With little time to spare, Joy and Sadness must figure out how to get back to headquarters before everything Riley has ever known falls apart.
Without delving too much into spoiler territory, Joy eventually learns that even though nobody wants to be sad, but sometimes we need to feel sad in order for us to move on in life. Sometimes when we lose something that we hold dear, we can't just put on a smiley face, and expect things to go back to normal. It would be like asking a person that lost their loved one to cancer to put on a smiley face, and pretend it never happened immediately after they died. It doesn't work that way, as we sometimes need to grieve over those sad bitter feelings before we can come to grips with them.
And like the movie states in a later scene, sometimes sadness can bring people together in times of adversity.
Similar to what we've seen in Pixar's earlier films like "Up" and "Wall-E" that seem to lean more towards the adult audience than Disney's preferred kiddie ones, "Inside Out" seems to be in the same vein. Granted, that's not to say there's anything BAD in it for kids, as most children will comprehend most of the story just fine.
Plus, the humor should still be witty and charming to most audiences; regardless of the viewer's age. However, there's a lot of Freudian subtext that may go over most kids' heads, but maybe that's a good thing.
Like Jeremy Jahns once said in his "Smurfs 2" review a while back, sometimes having adult references that go over a kid's head may be a good thing for the film's long term success. Even if your child is unable to grasp some of the subtext in "Inside Out", it allows them to pick up on new things as they get older watching the movie. As they get older, they'll start to pick up on the Freudian subtext that the movie tries to convey about how sadness is always at war with happiness, yet you need both to be equally balanced in life. And over that period of time, they'll only grow to appreciate the movie even more, as it'll give them more reasons to come back to it.
As for the voice acting, I was fairly impressed by it; especially by the performances of Amy Poehler (Joy) and Phyllis Smith (Sadness), as they were the heart and soul of the film itself. Not to mention Lewis Black was hilarious playing Anger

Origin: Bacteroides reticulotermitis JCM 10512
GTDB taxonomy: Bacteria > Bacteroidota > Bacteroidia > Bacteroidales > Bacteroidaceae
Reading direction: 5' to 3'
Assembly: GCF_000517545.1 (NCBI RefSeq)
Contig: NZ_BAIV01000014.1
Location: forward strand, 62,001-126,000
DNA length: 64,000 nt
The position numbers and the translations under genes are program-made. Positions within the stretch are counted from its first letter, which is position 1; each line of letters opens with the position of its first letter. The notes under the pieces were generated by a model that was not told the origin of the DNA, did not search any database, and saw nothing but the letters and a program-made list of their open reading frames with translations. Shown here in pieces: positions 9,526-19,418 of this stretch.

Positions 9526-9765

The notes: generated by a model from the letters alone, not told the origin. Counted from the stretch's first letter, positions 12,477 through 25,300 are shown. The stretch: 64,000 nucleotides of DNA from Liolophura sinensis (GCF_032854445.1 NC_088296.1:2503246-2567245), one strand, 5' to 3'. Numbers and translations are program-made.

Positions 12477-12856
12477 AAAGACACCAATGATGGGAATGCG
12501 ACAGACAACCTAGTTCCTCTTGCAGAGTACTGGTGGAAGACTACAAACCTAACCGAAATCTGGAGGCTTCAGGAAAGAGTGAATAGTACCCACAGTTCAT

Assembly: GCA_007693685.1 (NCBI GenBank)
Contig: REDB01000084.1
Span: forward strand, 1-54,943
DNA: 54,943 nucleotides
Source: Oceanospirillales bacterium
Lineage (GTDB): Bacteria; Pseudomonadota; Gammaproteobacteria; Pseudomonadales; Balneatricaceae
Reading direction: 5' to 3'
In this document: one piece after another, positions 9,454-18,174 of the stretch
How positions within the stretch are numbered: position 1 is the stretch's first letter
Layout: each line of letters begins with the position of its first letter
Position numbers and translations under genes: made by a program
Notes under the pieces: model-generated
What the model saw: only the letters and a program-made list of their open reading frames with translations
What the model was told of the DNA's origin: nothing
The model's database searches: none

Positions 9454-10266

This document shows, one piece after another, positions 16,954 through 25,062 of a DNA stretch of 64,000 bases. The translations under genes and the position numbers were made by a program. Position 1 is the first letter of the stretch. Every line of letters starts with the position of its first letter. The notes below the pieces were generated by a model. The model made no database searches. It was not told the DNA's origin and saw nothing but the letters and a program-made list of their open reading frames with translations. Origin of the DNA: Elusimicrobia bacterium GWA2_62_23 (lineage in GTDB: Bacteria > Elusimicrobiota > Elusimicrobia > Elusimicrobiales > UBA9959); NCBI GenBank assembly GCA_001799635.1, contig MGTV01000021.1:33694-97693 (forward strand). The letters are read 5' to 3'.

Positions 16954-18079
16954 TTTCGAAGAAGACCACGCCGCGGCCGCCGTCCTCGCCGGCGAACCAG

As for the animation and cinematography, everything seemed fairly well done. I especially loved how imaginative the movie was, as you can tell whoever did the art direction for this movie did a fabulous job. In fact, I would argue that this movie is probably one of Pixar's best in terms of it's visuals, as it's aesthetics alone help it stand out from it's competition. Granted, you could argue that certain aspects were kind of ripped off from "Osmosis Jones", like the control panel inside a person's brain to control their actions. Or, you could cite how all the people living inside one's head see movies based on the host's dreams and memories is an exact rip off of what "Osmosis Jones" did. Yes, we get all that.
But to be fair though, I do think we should look over the facts. "Osmosis Jones" may have introduced some of those aspects that Pixar deliberately or unintentionally stole, but Warner Bros never went anywhere with them; outside of introducing them as a novelty. For all extents and purposes, "Osmosis Jones" at heart was nothing more than a generic buddy cop film disguised as an animated movie about a white blood cell and cold pill fighting a deadly disease within Frank's body.
Whereas "Inside Out", it not only takes those aspect from "Osmosis Jones", but it manages to do something inspiring and unique with it. Throughout the film, you often see how some of our basic emotions can often be at war with each other, and how difficult it is to balance them sometimes. However, one can't live without happiness, and one can't live without experiencing sadness. Like comedy and drama when it comes to theater, sadness and joy go hand in hand with each other.
Although some of the deep psychological aspects this movie explores might go over kids' heads, it's still sensible enough to where most kiddies will understand the bare gist of it. Even if you don't have any kids, it's still worth checking out in theaters, as this is probably one of the deepest Pixar films ever made.